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“Once the storm is over, you won’t remember how you made it through, how you managed to survive. You won’t even be sure whether the storm is really over. But one thing is certain. When you come out of the storm, you won’t be the same person who walked into it. That’s what this storm’s all about.”
~Haruki Murakami, critically acclaimed writer
Each of us goes through personal storms in life. They may come in the form of financial problems, a serious medical diagnosis, a failing marriage, a struggling child or several troubling issues all at once. Whether your personal storm was brought on by circumstances beyond your control, by decisions you made or a combination of factors, it may produce feelings like anxiety, anger, stress, fear, disillusionment and despair. The key to surviving these challenging times is in how you respond to them. Counselor Danny Hodges suggests that the journey through a personal storm can be compared to the seasons of the year:
Your stressful situation may feel like the endless misery of the dog days of summer. It may seem as though you cannot endure the ongoing stress, pressure or “heat” any longer. And like a summer storm that pops up quickly and loudly, you may react with an irritable response or quick reaction that wasn't fully thought out. You may be feeling anxious, agitated, moody and/or melancholy.
You may struggle with personal thoughts that constantly take residence in your mind, or you may resist sharing your true feelings for fear of being misunderstood or being judged. Like the luxurious foliage of fall, eventually these unexpressed feelings and thoughts fall away, leaving barrenness, bitterness and grief. You may be feeling isolated and apathetic, magnifying your past failures and focusing on self-dislike rather than the situation at hand.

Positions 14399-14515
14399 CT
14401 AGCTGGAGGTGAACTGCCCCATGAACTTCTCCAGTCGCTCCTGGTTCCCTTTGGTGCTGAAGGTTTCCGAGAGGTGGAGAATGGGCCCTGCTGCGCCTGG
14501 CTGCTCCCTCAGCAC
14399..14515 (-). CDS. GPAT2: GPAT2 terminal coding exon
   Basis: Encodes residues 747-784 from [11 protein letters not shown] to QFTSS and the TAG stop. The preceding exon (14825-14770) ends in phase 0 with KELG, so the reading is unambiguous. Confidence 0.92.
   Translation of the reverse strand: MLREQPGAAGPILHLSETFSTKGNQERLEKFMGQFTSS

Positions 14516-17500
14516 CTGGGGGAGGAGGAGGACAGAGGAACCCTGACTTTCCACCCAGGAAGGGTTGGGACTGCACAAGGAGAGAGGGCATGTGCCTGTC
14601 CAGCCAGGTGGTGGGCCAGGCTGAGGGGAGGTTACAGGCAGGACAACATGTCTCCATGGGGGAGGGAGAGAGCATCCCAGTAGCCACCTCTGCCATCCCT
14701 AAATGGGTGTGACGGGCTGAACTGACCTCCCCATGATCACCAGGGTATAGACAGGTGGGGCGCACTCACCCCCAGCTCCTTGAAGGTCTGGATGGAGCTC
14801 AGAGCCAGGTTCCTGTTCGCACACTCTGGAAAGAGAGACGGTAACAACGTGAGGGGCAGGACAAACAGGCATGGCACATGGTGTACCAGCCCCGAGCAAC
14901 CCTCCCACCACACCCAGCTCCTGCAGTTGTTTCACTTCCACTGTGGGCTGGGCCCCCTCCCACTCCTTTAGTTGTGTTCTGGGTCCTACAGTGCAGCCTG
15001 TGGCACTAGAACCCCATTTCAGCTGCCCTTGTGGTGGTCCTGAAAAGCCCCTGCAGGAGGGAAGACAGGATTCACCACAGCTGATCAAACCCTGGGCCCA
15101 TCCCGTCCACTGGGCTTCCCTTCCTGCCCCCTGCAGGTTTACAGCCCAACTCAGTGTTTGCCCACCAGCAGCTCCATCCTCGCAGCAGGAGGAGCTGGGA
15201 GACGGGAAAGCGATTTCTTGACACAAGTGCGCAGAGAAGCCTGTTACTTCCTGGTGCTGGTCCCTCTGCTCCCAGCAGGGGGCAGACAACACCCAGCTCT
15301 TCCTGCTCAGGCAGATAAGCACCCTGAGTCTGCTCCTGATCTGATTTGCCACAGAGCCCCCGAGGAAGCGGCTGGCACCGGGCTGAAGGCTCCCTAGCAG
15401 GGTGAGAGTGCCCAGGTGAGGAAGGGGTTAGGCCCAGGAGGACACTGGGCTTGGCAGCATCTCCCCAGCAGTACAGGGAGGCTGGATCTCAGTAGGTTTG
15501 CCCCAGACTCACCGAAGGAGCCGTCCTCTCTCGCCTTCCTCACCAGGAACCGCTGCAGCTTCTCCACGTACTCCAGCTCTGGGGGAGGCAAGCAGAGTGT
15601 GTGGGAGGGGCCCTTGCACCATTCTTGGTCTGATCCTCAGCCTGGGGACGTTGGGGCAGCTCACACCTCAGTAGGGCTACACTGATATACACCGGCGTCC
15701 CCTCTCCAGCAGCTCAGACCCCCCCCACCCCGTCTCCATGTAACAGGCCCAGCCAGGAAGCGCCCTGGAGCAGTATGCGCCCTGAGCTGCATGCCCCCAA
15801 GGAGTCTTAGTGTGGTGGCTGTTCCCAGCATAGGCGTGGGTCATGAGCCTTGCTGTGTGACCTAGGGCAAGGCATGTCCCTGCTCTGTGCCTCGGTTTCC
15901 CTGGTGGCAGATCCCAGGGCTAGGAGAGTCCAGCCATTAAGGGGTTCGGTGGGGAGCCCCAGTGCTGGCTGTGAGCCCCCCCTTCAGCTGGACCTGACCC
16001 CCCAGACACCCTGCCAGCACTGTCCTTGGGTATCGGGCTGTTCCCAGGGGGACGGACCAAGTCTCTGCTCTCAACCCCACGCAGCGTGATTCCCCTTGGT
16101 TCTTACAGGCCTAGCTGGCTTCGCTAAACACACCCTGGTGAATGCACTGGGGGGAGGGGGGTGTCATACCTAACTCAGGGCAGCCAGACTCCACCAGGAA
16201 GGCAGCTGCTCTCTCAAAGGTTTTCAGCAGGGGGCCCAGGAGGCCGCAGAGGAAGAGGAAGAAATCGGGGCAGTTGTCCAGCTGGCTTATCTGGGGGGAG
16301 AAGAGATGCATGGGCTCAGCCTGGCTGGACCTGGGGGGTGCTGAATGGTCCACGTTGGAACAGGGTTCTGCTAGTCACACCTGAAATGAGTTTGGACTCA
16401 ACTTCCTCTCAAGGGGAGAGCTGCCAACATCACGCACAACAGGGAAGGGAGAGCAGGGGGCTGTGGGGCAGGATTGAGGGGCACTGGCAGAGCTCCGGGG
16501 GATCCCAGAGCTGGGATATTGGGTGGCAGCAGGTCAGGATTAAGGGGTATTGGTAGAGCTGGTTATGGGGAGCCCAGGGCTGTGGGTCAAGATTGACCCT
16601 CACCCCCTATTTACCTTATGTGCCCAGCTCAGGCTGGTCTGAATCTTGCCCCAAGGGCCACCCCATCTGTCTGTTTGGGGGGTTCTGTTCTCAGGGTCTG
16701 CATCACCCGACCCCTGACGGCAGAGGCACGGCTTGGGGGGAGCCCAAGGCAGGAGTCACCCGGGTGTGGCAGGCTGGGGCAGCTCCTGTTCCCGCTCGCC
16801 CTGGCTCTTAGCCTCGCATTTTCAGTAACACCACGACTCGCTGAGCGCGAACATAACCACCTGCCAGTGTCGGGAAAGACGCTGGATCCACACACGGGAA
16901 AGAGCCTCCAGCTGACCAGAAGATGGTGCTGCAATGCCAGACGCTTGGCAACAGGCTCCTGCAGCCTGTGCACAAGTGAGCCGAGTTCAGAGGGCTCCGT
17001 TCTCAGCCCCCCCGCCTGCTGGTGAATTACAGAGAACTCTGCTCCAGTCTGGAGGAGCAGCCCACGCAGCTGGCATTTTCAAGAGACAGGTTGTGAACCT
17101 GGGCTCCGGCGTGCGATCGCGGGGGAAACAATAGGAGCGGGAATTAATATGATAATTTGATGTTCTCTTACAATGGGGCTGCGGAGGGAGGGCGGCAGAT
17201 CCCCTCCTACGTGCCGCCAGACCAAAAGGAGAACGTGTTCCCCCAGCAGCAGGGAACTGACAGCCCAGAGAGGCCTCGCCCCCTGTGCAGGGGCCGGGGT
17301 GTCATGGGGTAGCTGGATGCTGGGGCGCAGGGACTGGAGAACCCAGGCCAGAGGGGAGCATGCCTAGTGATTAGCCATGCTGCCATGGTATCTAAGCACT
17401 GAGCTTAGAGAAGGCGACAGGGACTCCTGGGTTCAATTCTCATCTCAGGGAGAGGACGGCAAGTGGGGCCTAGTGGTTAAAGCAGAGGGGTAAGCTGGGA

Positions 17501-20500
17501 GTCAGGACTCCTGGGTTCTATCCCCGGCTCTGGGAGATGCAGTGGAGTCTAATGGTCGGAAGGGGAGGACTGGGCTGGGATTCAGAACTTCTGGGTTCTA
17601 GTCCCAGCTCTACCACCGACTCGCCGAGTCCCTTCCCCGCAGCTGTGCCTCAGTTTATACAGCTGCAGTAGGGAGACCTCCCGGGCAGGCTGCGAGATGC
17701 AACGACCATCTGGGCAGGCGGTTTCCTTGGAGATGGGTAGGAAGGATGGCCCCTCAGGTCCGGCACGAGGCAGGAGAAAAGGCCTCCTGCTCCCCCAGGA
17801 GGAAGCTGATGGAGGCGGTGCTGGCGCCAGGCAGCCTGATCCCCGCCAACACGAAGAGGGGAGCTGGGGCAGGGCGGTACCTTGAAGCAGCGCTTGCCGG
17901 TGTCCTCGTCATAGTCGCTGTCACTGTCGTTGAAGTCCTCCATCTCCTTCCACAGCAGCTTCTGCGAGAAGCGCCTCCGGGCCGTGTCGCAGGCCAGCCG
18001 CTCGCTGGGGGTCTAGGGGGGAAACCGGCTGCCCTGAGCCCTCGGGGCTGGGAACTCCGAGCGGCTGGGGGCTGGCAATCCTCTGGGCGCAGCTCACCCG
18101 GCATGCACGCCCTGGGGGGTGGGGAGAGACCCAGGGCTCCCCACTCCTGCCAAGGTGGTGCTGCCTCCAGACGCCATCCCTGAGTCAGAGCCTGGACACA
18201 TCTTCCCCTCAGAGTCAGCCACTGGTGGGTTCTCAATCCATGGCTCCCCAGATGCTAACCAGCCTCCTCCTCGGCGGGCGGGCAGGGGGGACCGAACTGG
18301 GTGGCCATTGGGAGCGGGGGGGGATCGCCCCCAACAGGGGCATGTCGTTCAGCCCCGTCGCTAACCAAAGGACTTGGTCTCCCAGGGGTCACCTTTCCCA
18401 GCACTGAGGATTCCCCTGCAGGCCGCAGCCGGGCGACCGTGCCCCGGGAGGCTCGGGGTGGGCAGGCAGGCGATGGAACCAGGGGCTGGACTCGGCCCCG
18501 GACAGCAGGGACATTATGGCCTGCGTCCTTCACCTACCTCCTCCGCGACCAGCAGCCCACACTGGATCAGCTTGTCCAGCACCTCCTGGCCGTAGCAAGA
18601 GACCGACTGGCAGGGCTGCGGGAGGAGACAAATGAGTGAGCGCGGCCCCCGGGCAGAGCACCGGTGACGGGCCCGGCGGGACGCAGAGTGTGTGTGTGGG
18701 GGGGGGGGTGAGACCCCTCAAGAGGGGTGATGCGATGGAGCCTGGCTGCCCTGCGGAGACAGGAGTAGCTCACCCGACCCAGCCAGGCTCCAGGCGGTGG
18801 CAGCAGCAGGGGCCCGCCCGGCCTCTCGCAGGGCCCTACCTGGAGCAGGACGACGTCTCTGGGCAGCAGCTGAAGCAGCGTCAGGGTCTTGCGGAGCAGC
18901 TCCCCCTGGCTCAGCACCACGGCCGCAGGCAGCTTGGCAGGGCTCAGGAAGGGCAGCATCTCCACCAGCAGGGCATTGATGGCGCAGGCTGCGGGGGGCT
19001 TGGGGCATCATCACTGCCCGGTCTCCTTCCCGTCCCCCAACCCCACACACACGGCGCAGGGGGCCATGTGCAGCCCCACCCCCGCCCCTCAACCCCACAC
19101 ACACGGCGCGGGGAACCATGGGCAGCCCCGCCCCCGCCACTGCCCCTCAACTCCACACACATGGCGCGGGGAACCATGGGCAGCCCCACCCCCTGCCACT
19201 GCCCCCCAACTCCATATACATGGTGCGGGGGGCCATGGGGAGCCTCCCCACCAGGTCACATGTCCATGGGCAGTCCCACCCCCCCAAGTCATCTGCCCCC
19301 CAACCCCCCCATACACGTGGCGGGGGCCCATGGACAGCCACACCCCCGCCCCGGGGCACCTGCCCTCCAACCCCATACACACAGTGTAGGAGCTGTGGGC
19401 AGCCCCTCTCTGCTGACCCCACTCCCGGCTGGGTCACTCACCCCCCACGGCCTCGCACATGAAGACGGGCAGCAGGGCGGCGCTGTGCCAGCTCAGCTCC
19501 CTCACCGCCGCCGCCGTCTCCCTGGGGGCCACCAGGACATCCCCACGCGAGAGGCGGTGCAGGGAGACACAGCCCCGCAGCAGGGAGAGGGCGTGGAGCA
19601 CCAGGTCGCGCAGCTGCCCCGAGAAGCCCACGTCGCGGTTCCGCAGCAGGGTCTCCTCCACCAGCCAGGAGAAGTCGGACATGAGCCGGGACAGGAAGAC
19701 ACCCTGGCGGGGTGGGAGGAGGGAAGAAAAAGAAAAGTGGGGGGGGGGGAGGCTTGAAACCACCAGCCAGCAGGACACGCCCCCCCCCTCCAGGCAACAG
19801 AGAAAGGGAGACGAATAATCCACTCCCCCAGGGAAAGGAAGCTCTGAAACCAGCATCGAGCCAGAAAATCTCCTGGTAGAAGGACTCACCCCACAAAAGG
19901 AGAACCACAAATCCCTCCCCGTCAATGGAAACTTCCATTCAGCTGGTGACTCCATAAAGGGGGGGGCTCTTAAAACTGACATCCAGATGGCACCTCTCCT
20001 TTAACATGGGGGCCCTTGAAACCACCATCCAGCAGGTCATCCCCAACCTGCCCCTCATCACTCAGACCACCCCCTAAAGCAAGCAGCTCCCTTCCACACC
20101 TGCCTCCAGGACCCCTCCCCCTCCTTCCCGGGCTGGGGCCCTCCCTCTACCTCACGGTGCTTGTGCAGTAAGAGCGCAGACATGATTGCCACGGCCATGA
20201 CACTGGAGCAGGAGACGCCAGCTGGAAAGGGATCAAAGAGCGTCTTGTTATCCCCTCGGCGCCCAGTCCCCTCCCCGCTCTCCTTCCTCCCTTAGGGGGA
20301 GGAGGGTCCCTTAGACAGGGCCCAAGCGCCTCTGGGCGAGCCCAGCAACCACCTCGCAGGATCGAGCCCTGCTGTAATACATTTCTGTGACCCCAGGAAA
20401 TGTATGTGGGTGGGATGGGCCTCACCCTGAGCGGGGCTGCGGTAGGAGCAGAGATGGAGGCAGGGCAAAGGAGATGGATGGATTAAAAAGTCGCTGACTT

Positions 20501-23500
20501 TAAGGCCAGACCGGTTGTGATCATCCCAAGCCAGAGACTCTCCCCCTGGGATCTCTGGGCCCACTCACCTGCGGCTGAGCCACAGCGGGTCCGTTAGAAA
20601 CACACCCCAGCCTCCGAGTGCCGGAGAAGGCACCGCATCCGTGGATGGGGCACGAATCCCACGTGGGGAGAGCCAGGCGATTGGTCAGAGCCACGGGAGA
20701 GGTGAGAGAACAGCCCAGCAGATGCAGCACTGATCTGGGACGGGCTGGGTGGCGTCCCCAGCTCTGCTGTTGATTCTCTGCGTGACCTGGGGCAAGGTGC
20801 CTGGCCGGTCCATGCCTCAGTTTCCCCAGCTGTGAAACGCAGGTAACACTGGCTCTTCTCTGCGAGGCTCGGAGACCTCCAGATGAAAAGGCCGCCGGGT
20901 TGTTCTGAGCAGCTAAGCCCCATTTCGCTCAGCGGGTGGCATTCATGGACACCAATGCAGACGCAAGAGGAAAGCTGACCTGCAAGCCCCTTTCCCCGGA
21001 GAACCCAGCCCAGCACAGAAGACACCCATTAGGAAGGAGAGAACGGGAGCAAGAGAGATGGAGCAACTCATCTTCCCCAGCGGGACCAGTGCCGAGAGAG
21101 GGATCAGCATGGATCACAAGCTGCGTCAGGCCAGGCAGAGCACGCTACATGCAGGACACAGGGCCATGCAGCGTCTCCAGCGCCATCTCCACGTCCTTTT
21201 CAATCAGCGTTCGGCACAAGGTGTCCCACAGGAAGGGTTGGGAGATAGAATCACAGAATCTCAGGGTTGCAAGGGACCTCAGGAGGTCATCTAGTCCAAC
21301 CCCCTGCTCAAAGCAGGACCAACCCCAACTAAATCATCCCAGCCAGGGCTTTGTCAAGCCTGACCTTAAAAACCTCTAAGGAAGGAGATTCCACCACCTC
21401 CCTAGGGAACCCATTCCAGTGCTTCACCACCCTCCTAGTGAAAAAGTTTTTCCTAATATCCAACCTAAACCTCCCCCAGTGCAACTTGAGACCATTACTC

Just as the frigid temperatures of winter bring ice and snow, feelings of resentment and hopelessness and a lack of sustaining faith seem to freeze your heart. You find it easier to withdraw and isolate yourself into the chilling grips of despair than to reach out to the warmth of a friend, family member, physician, counselor or pastor. You may be feeling depressed and crying a lot, sometimes for unknown reasons. You may notice significant changes in your sleep patterns, and thoughts of dying may recur.
Spring is a time of renewed perspective and anticipation, and you may begin to experience personal growth as you adjust to the challenges you have been facing. You may experience moments of anxiety as you learn to redefine or make sense of your circumstances, and you may feel a newfound sense of clarity about what you truly want, what is truly valuable and where to find genuine support. You may experience a newfound energy and feelings of courage that motivate you to move forward.
Periods of significant crisis can offer you a tremendous learning and healing opportunity, if you take the time to reflect on your experience. They force you to stretch and grow into an even better version of yourself. You may recognize strength and resilience that you never knew you possessed. Your personal storm may clear out old beliefs or habits that don't support your redefined goals and new outlook. And looking back, you may realize that the person you were before the storm wasn't equipped to achieve the goals you are focused on now.
Coping and adjusting to life crises is very difficult. When you are facing your personal storm, remember that you are human and what you are experiencing is not uncommon. Good support systems are a necessary part of your recovery. You are not alone, and others have weathered storms in their lives. It's essential to allow yourself to seek their assistance in navigating you to a safe place of confidence and hope for the future.
This article was written by James Daniel "Danny" Hodges, MA, LPC, CAC, SAP, a licensed counselor who works at Cabell Huntington Hospital's Counseling Center. If you'd like to learn more about weathering your own personal storm, please call the Counseling Center at 304-526-2049.